And Miriam is there to ask the king’s own daughter, “Shall I go get an Israelite woman to nurse the child and raise the child and do all of the work for you?”

And Miriam is there to go and get her own mother—who is also the mother of this child—to raise this child… and teach him about who he is… so that when the king’s own daughter takes him as her son… he is an Israelite among the Egyptians…

And later… years from now… when the moment is right… he will have the courage to ask the king himself, “Who made you ruler and judge over us?”

And later still… years after that… when the moment is right… he will hear the voice of God calling him to be a hero and a prophet.

Because that is how change happens: a little bit at a time, and, only then, all at once.

Later this month—after worship on July twenty-fourth—we are going to have a courageous conversation about gun violence.

The idea for that came from a member of the congregation… who brought it to the Board of Mission… who said, more or less, “Yeah. This is on a lot of minds and in a lot of hearts. So let’s do this. Let’s do something like we’ve done with mental health; and let’s start with an actual conversation… and some brunch.”

And there’s not really an agenda. We’re not trying to develop a policy. We’re not trying to take a position. We’re just going to talk. And listen. And try to understand each other better.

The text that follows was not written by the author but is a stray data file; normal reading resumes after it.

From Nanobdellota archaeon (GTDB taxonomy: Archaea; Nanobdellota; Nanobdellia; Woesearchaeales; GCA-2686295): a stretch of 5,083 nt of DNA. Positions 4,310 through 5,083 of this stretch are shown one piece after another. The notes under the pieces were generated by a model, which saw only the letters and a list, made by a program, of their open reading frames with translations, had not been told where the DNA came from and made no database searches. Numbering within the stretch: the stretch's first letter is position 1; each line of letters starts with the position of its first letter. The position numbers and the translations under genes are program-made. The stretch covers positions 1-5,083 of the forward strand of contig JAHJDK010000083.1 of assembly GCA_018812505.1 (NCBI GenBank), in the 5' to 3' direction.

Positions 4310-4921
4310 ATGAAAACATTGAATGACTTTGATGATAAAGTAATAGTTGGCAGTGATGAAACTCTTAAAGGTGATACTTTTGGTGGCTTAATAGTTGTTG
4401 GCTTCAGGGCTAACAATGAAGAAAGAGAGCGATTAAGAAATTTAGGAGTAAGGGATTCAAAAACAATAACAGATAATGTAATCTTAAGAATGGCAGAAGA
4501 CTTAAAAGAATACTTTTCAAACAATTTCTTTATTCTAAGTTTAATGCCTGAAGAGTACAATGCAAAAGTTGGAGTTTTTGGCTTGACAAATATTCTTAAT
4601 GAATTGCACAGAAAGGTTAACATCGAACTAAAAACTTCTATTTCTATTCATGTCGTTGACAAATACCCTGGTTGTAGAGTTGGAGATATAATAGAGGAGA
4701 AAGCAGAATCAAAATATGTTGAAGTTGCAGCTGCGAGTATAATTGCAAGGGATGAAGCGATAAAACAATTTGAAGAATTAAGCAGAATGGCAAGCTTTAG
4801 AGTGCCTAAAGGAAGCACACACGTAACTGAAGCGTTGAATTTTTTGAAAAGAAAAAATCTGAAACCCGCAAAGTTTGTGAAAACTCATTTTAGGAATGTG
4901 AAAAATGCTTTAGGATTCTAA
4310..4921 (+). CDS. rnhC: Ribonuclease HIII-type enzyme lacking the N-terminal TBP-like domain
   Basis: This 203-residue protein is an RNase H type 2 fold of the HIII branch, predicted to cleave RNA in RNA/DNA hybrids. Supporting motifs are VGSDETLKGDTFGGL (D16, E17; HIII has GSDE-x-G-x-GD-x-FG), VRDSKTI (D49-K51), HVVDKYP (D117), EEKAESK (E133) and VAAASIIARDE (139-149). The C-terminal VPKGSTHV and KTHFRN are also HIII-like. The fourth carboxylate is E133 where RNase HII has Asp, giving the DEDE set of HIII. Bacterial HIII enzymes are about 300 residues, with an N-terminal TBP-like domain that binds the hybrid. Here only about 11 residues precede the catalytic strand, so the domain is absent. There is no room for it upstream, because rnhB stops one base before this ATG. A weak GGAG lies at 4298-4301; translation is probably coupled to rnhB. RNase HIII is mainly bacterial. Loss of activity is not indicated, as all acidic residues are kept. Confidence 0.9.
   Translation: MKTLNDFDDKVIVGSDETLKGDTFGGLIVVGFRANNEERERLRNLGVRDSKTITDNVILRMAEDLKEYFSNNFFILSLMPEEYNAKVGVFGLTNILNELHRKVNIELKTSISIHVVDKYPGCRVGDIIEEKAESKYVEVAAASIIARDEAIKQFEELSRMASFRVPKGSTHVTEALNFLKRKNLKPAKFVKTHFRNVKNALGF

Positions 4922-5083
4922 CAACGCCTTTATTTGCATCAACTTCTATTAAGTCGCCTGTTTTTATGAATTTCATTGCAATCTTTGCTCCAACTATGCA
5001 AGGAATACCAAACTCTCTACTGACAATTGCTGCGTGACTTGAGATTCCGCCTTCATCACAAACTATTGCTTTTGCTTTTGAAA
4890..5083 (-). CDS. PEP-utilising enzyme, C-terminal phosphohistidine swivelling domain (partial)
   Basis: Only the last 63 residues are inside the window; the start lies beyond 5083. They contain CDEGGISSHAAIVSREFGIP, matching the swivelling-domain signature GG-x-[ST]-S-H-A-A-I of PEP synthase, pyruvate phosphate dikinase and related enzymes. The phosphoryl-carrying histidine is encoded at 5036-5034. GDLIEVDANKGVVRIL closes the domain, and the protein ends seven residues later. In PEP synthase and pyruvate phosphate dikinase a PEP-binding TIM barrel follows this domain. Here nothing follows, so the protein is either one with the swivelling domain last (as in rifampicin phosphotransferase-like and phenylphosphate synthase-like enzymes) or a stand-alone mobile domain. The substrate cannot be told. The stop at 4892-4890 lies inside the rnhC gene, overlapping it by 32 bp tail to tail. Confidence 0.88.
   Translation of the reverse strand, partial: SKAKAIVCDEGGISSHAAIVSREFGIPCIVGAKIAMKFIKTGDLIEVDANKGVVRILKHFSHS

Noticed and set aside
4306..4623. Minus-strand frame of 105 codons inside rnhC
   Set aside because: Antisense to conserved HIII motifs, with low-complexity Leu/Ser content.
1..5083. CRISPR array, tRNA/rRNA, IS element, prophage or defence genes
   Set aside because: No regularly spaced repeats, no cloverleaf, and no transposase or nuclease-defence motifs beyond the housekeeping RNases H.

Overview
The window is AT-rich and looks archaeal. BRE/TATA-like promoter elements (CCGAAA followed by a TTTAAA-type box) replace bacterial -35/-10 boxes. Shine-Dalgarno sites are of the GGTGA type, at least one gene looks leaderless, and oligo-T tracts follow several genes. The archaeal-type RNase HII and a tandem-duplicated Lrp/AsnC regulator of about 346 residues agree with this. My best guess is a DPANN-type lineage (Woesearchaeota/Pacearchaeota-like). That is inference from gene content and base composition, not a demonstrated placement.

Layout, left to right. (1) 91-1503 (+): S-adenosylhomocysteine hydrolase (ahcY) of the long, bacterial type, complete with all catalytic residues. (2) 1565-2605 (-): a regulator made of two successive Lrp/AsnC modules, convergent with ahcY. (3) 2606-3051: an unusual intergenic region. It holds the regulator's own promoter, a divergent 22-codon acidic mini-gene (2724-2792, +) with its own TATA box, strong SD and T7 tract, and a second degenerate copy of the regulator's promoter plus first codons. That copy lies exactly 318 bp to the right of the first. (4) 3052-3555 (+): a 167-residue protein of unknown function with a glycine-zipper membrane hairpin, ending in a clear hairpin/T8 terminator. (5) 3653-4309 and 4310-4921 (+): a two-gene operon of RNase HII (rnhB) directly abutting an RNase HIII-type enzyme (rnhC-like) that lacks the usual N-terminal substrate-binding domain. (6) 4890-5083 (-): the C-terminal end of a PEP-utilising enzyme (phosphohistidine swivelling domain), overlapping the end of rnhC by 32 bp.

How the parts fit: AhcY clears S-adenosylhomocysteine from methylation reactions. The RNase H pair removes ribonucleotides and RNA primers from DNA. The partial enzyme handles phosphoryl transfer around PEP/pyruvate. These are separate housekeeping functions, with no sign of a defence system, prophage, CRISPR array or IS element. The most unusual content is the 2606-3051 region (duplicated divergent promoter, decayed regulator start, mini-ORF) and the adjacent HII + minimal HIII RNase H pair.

And someone asked me why we were bothering with that; someone asked me what the point was. Because we are a small church in a small town. We are not terribly powerful… we are not particularly influential… and no one wonders what First Congregational United Church of Christ in DeWitt, Iowa, has to say about contentious and controversial issues like gun violence…

…or, and let’s be honest, any of the other things that are on a lot of minds and in a lot of hearts.

We are just… us. And one conversation is not going to change… … …anything.

Just like one little girl standing near the shore of a river, watching the king’s own daughter come closer to her baby brother, is not going to change… anything.

At the most… at the absolute most… at the very edge of what is even possible… she might manage to keep her baby brother—this anonymous Israelite born among the slaves of Egypt—alive.

No. One conversation is not going to change anything. And one little girl standing near the shore of a river, watching the king’s own daughter come closer to her baby brother, is not going to change anything. She’s certainly not going to change everything.

Except that this is how change works: a little bit at a time, and, only then, all at once. And every change has to start somewhere.

It didn’t actually start with Miriam. And it wasn’t just her.